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Eating well for carers

As a carer, eating a balanced diet is essential to provide your body with all the nutrients it needs. A balanced diet will keep your body strong and give you enough energy to provide the best care for the person you are caring for and yourself.

Eating well does not have to be difficult. Whether you are underweight or overweight, by understanding how to achieve a balanced diet and how to fit it into your lifestyle, you can manage your weight and stay in good health.

Based on the eat well plate you should try to eat:

  • Plenty of starchy food
    Bread, breakfast cereals, potatoes and pasta are a good source of energy. Always choose wholegrain varieties where you can.
  • Plenty of fruit and vegetables
    Aim for five portions a day to provide you with a good source of vitamins and minerals. 1 portion is equivalent to: 1 apple, 1 medium banana, 7 strawberries, 1 handful of grapes, 150ml glass of unsweetened orange juice, dessert bowl of salad, 3 heaped tablespoons of mixed vegetables.
  • Some protein
    Meat, fish, eggs, beans are a good source of protein.
  • Some milk and dairy foods
    Cheese, yogurt or choose low-fat options if trying to reduce fat in your diet.
  • Limit the amount of foods high in fat or sugar
    Such as crisps, chocolate, sweets.

Tips for eating well on a budget

If you are on a budget, there are simple and affordable ways to shop for a healthy, balanced diet:

  • Use supermarket own brands as a cheaper alternative to branded products.
  • Look out for offers on foods that keep, such as tins of pulses or tomatoes.
  • Dried, frozen or canned fruit (in juice) and vegetables are cheaper than fresh varieties – and just as healthy.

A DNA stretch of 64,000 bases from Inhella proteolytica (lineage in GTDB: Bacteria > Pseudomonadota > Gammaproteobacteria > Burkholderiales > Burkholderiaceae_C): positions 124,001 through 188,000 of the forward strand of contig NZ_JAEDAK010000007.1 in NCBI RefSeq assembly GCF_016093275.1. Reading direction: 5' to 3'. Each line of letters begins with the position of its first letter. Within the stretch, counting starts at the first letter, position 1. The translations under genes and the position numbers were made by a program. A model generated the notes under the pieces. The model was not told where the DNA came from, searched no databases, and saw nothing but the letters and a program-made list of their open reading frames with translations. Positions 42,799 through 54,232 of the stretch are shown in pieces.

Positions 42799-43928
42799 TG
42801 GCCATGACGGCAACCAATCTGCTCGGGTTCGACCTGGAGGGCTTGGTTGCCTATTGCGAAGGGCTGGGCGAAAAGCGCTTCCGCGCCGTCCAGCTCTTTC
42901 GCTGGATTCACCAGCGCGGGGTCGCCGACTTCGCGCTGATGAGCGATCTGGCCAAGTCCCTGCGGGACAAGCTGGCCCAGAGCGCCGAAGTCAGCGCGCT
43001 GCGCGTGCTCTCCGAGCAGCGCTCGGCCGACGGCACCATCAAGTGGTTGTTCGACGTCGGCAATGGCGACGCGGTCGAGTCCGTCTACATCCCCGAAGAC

• When you buy fresh fruit and vegetables, it can be cheaper to buy them loose rather than pre-packaged. In addition, it is usually cheaper to buy fruit and vegetables when they are in season.
  • Supermarkets often reduce prices on products that are close to their sell by date and this can be a great way to pick up a bargain. But be sure you can cook or eat everything you buy (or are able to freeze it) before it goes off.
  • When making meals, prepare large quantities and freeze the extra portions. This can be a cost and time effective way of maintaining a balanced diet.
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Tips for managing or losing weight

Please see note below.

  • Plan ahead! It can be easy to fall back on junk food or quick takeaways so plan meals in advance. This way you will have all the ingredients you need to prepare a balanced meal.
  • Eat everything in moderation. There is no need to cut out any food group, as long as you control portions. For example, you can have smaller portions by using a small plate.
  • Replace high fat and sugary food with starchy options, which provide plenty of energy to fuel you through the day.
  • Snack on high fibre foods, which can keep you feeling fuller for longer. Nuts, fruit and vegetables are high in fibre and make nutritious snacks.
  • Eat plenty of fruit and vegetables. If you are often on the go it can be difficult to eat 5-a-day. Try including fruit or vegetables at every meal, for example add fruit to cereal at breakfast.
  • As a carer it can be difficult to get enough exercise. Always try to walk when possible, take the stairs instead of the escalators and consider a video workout class if you are indoors a lot.

Tips for gaining weight or improving nutritional intake*

If you are struggling to eat a balanced meal, or have simply gone off your food, here are some practical tips to help improve nutritional intake:

  • Eat small, frequent meals and snacks every 2-3 hours.
  • Increase intake of foods that are high in calories and protein, for example: meat, fish, eggs, full fat dairy products (like yogurt and cheese).
  • When on the go, eat snacks like nuts, crackers and cereal bars, which provide plenty of energy.
  • Consume nourishing drinks based on milk, such as Complan, to increase energy and protein intake. These are also available as ‘ready to drink’ options, which are convenient when you are at home or out and about.

*Important notes

  • Anyone who has other conditions such as diabetes or high cholesterol should always seek personal advice from their health professional, before taking these steps.
  • This advice offers short-term solutions to help build up nutritional intake, for example after illness. Anyone experiencing problems in the longer term should speak to their GP or other health professional.
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